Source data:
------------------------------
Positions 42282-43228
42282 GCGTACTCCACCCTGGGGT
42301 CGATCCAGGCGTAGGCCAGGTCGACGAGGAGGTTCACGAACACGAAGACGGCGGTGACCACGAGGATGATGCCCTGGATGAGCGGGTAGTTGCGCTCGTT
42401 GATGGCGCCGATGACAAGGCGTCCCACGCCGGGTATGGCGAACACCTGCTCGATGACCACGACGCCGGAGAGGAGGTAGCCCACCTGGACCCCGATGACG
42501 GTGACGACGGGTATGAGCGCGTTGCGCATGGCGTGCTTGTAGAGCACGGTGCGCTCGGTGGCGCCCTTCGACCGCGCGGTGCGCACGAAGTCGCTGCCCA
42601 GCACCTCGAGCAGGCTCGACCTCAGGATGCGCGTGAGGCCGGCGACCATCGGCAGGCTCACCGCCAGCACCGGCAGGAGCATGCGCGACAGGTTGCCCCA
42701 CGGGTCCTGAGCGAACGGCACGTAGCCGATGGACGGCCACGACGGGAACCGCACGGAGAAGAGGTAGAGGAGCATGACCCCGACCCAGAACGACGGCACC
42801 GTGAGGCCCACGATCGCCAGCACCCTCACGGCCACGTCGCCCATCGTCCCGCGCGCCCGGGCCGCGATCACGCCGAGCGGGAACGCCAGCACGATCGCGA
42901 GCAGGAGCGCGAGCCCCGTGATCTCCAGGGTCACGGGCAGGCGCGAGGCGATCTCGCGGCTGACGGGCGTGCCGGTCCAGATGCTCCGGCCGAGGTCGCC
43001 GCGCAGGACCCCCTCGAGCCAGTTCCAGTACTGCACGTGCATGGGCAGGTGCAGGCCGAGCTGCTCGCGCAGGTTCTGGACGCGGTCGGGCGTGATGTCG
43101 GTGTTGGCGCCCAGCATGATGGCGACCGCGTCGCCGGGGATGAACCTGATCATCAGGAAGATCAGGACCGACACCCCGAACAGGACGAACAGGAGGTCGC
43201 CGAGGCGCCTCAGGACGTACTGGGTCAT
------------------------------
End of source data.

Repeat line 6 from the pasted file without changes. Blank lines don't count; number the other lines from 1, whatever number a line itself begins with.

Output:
42601 GCACCTCGAGCAGGCTCGACCTCAGGATGCGCGTGAGGCCGGCGACCATCGGCAGGCTCACCGCCAGCACCGGCAGGAGCATGCGCGACAGGTTGCCCCA